War for the Planet of the Apes—The war of the title, between apes and humans, has been going on for a few years as this, the third of the latter-day Apes movies, begins. It’s been long enough that human soldiers write sick jokes like “BEDTIME FOR BONZO” on their helmets, and that slang specific to the war has arisen, like “Donkey” for a turncoat ape who acts as a guide to the humans.
Caesar, still voiced and performed behind “motion capture” by Andy Serkis, is still in charge of the ape stronghold in what used to be Northern California. Initially a wise leader who acts only in defense of his fellow apes, he’s turned bitter and vengeful by a particularly outrageous human attack led by an ape-loathing Colonel (Woody Harrelson). Caesar leads a small band of apes, of diverse species, on a retaliatory mission.
Along the way, their band picks up another ape that talks, and a human that doesn’t. “Bad Ape” (Steve Zahn), a zoo veteran, assumed that was his name because of how often he heard it. A little orphaned human girl (Amiah Miller) is given a name from a piece of Chevy wreckage: Nova. She’s been made mute by a virus that’s starting to afflict the human population, which the Colonel fears is a sign of a downward evolutionary slide for his species. Eventually, Caesar and his pals end up among the cruel Colonel’s prisoners.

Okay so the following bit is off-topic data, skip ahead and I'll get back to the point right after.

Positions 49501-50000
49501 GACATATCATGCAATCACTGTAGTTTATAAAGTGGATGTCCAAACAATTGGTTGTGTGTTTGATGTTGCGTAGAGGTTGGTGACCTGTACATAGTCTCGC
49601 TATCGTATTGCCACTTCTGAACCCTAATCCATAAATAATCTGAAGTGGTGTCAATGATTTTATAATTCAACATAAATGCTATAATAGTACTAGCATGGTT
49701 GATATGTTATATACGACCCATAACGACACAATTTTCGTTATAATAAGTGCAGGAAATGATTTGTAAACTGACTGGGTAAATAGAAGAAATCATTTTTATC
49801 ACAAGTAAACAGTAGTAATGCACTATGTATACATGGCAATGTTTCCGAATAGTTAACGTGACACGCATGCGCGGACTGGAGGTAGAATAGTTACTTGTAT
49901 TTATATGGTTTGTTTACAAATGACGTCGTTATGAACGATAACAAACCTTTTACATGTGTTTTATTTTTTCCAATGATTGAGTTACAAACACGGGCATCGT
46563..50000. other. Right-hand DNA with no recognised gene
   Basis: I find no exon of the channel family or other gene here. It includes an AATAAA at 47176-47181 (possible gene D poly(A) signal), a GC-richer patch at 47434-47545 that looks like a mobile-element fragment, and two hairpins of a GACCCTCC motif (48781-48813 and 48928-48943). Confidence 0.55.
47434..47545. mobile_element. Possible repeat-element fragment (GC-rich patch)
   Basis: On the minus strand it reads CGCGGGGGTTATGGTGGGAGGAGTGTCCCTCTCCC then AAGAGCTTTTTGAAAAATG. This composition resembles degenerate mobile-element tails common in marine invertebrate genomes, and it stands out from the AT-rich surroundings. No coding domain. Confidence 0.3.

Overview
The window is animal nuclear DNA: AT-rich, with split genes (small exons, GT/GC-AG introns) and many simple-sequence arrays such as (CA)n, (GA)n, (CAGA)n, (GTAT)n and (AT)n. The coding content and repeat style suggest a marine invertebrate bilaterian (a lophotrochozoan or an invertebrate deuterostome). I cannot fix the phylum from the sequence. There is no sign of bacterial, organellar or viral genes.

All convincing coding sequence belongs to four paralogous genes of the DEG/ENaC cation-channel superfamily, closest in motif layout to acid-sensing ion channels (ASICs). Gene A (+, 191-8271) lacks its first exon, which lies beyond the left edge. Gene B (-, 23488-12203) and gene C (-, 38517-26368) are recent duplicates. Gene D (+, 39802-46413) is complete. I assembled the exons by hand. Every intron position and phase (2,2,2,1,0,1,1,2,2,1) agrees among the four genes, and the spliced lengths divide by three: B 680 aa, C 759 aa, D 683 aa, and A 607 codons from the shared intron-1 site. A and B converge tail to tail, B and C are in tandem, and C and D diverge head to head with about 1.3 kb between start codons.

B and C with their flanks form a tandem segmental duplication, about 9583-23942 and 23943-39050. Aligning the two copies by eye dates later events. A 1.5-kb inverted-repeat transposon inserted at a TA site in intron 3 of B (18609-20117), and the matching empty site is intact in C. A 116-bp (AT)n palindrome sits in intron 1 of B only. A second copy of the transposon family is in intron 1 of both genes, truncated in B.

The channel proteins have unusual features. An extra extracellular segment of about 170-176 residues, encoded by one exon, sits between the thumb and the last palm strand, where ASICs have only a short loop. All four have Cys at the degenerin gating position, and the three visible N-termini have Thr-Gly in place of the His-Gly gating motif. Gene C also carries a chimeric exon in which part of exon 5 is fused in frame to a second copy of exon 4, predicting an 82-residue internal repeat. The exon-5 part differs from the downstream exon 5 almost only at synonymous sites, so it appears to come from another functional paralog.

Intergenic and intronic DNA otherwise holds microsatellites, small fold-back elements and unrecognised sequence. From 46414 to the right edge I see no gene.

I appreciated the nervy, barely-subtextual topical political anger under the material—the Colonel actually forces the enslaved apes to build a wall. There are religious overtones, too; Caesar seems overtly identified with Moses here. Harrelson has a gleeful good time playing the spiteful maniac Colonel, and once again Serkis gives a grave, scowling performance right through the CGI effects. Their big confrontation is the film’s dramatic high point.
This turbulent, overcast movie seemed stronger to me than 2014’s Dawn of the Planet of the Apes, but not as witty and exciting as 2011’s initial “reboot,” Rise of the Planet of the Apes. Both of the two sequels are pretty somber affairs; they aren’t without some humor, but neither had the same sense of nasty, subversive fun at seeing humankind humbled by our downtrodden simian cousins as Rise—or, indeed, as the 1968 original.
The apes, Caesar included, are really downtrodden here. They suffer mightily in the single-minded Colonel’s brutal captivity, and between this and the movie’s wintry atmosphere and its austere moral scheme—everything gets worse for everybody when Caesar becomes vengeful—it gets a bit grim and wearying. Ultimately, after some POW-escape thriller suspense, the apes do make a stand, and it brings this mature, reflective trilogy to a satisfying, well-earned climax, but it doesn’t give us this payoff easily. War is hell, you might say.